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Criticize Pakistan for harboring terrorists

US President Donald Trump has appreciated India’s contribution to stability in Afghanistan and desired that New Delhi should extend more economic assistance for pursuing “shared objectives” for peace and security in South Asia and broader “Indo-Pacific region.”

While addressing the nation on new US strategy on Afghanistan on Monday evening, Trump referred to India saying “Another part of the South Asia strategy for America is to further develop its strategic partnership with India—the world’s largest democracy and a key security and economic partner of the US.”

He further said “We appreciate India’s important contributions to stability in Afghanistan, but India makes billions of dollars in trade with the US, and we want them to help us more with Afghanistan, especially in the area of economic assistance and development.  We are committed to pursuing our shared objectives for peace and security in South Asia and the broader Indo-Pacific region.”

While referring to Washington’s new approach towards Pakistan, President Trump said that our new strategy is to change approach on how to deal with Pakistan. He said, “We can no longer be silent about Pakistan’s safe havens for terrorist organizations, the Taliban, and other groups that pose a threat to the region and beyond.  Pakistan has much to gain from partnering with our effort in Afghanistan.  It has much to lose by continuing to harbor criminals and terrorists.”

Further elaborating his opinion on Pakistan, Trump said, “We have been paying Pakistan billions and billions of dollars at the same time they are housing the very terrorists that we are fighting.  But that will have to change, and that will change immediately.” He further said that, “No partnership can survive a country’s harboring of militants and terrorists who target U.S. service members and officials.  It is time for Pakistan to demonstrate its commitment to civilization, order, and to peace,” he said.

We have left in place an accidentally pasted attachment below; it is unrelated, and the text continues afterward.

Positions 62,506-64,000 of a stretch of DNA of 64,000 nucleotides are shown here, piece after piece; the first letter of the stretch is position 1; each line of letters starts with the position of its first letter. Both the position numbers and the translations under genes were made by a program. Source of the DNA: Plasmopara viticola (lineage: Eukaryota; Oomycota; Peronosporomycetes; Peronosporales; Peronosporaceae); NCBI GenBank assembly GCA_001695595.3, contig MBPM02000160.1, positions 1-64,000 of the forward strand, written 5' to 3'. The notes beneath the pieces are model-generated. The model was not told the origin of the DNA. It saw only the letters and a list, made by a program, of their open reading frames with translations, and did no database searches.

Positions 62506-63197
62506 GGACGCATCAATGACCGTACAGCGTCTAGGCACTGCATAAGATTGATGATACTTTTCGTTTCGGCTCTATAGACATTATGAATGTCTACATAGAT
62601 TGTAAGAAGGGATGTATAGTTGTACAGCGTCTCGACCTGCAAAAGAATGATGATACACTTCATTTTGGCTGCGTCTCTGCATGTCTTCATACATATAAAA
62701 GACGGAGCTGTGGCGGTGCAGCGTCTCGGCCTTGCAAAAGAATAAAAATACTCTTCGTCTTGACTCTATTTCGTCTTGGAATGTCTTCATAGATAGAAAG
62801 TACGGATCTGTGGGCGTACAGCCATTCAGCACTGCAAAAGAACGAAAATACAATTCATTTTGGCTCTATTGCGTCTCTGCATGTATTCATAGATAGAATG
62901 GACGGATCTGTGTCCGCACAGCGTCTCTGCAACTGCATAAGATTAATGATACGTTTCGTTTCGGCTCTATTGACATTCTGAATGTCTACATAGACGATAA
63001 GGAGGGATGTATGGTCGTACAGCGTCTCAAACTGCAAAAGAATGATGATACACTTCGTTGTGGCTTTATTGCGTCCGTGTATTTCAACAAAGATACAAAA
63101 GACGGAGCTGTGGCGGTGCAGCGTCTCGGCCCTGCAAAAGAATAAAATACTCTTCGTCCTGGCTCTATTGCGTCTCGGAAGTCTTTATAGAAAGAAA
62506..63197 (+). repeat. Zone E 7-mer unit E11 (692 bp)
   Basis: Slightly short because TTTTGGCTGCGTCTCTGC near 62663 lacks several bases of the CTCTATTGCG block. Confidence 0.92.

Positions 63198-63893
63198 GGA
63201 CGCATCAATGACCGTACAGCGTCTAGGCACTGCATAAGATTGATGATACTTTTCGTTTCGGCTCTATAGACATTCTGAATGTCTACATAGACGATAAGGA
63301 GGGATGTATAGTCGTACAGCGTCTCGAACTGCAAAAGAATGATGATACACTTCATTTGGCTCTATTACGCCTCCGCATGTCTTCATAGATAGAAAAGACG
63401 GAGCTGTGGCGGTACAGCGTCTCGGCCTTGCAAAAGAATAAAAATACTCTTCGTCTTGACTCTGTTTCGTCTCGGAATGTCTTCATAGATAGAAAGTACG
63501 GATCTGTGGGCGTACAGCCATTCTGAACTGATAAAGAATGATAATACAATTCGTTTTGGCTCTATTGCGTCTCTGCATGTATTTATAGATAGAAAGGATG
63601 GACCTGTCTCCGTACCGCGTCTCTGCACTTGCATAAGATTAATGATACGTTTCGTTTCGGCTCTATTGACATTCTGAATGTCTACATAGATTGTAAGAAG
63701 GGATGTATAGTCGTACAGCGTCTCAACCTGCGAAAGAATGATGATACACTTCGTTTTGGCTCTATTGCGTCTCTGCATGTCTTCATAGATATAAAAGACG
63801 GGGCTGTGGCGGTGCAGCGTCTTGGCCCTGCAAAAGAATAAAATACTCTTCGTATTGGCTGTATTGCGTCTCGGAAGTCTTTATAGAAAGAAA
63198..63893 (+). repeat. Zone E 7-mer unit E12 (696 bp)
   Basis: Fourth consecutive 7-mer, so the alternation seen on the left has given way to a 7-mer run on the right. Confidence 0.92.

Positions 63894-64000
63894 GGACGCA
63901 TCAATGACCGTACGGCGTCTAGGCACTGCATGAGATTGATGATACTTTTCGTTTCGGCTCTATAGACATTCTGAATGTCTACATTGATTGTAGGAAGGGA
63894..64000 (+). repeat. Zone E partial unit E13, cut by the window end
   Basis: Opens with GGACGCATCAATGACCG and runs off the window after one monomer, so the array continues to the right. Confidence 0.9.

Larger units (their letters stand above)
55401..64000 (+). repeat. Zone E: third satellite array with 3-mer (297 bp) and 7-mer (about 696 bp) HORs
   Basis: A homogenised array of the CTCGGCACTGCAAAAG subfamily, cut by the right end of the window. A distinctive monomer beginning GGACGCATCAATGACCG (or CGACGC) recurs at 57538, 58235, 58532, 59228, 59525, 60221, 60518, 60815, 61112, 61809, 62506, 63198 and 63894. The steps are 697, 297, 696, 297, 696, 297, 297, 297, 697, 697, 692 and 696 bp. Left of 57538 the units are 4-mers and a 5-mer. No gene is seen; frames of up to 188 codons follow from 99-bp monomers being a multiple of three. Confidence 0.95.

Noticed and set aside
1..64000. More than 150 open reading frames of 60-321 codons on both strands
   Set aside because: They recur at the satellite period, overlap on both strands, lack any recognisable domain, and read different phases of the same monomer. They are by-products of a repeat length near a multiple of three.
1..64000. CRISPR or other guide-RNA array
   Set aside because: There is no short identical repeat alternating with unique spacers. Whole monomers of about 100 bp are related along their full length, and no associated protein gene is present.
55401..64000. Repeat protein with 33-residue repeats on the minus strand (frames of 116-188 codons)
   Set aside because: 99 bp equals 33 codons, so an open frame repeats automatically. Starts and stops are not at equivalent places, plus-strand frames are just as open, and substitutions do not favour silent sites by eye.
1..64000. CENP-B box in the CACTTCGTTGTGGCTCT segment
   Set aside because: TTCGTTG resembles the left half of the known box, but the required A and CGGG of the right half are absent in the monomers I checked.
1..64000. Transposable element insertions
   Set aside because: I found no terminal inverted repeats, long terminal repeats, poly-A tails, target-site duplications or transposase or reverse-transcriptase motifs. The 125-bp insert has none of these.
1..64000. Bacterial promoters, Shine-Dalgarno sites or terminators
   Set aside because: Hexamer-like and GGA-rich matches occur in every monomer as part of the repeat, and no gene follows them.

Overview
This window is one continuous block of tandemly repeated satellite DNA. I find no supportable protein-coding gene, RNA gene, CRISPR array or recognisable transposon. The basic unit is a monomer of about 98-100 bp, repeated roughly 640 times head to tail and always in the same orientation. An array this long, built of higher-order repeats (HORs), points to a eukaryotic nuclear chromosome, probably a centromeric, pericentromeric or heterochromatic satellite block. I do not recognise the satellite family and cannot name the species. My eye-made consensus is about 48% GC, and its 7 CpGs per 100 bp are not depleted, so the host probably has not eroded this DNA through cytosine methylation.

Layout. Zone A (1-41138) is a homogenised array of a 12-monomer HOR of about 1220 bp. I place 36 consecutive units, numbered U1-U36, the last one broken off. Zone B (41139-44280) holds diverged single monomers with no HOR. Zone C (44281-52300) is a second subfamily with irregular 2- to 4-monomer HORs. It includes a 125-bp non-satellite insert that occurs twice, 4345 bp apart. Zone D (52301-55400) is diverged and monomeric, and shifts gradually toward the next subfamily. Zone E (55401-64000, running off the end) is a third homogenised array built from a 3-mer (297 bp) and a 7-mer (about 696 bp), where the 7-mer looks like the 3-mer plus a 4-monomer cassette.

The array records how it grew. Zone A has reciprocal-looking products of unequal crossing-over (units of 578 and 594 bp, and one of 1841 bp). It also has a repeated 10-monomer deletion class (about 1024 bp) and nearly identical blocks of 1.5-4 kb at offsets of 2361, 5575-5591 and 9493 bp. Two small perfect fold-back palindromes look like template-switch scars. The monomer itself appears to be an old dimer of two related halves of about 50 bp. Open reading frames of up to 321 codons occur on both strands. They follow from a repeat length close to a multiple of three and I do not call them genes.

President Trump said that “American people are weary of (Afghanistan) war without victory—the longest war in American history—17 years. I share the American people’s frustration.” After studying “in great detail” and several meetings “over many months” I have arrived at “three fundamental conclusions.”

Describing his administration’s conclusions, President said that our nation must seek an honorable and enduring outcome with an aim of fight to achieve victory, avoid hasty withdrawal by not repeating the mistakes committed in Iraq, and face the immense security threats posed by “20 US designated foreign terrorist organizations which are active in Afghanistan and Pakistan.”

He prescribed the three point solution for Afghanistan crisis. The policy shift suggested by the President Donald Trump included “shift from time based approach to one based on conditions.”  He said that there would be “No talk about numbers of the troops or our plans for further military activities. Conditions on the ground—not arbitrary timetables—will guide our strategy from now on.”

He also suggested “integration of all institutions of American power—diplomatic, economic and military—toward a successful outcome” in Afghanistan.